Sunday, July 19, 2015
Book #29: The Speechwriter
See, I find the intersection between language and politics fascinating. I also find memoirs fascinating because the way people choose to tell their stories can reveal more about them than they may realize. (True of blogs, too. Gulp.)
Barton Swaim was a writer for Mark Sanford when he was the governor of South Carolina, both when his name was floated nationally as a presidential hopeful and when he limped through the balance of his last term in the aftermath of, as Sanford himself began to refer to it, "that which has caused the stir that it has."
The book was thankfully short on juicy gossip, which was not what I was after, and it was satisfyingly long on discussion about rhetoric, which was what I was after.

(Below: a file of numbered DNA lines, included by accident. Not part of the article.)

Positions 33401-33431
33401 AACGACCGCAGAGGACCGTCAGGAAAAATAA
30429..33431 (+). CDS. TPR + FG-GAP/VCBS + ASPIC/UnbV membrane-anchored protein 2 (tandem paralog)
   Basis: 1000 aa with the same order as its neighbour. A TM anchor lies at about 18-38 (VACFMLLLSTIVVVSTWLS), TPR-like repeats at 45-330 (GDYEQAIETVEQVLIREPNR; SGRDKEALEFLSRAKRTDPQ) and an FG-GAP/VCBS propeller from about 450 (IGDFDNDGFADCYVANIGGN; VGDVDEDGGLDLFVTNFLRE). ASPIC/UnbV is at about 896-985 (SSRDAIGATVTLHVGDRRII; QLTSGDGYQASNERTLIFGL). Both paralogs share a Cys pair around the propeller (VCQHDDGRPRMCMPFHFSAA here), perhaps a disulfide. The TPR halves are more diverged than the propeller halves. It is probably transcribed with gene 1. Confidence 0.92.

Swaim covered the gamut, from choosing single words ("After I wrote the phrase 'hiking taxes' it occurred to me that 'hiking' would have to be changed to 'raising.'") to getting inside someone else's head and articulating their scarcely conceivable grand ideas ("I always find myself trying to communicate something larger," said Sanford. "And I don't know what I mean by it exactly. It's just--I feel there's something--larger--you know, just bigger--bigger than what I'm able to communicate in words. That's what I'm after.")
The book was also full of exploration about ego, both the ego of writers and the ego of politicians. Lots and lots of ego to go around. And it was full of exploration about creating illusion and about disillusionment, about connecting with virtual strangers, like constituents, and about disconnecting from loved ones, like wives. Lots and lots of illusion and disillusionment, connection and disconnection to go around.
Through it all everyone carries on, spinning their lives with the stories they tell like so many of us do.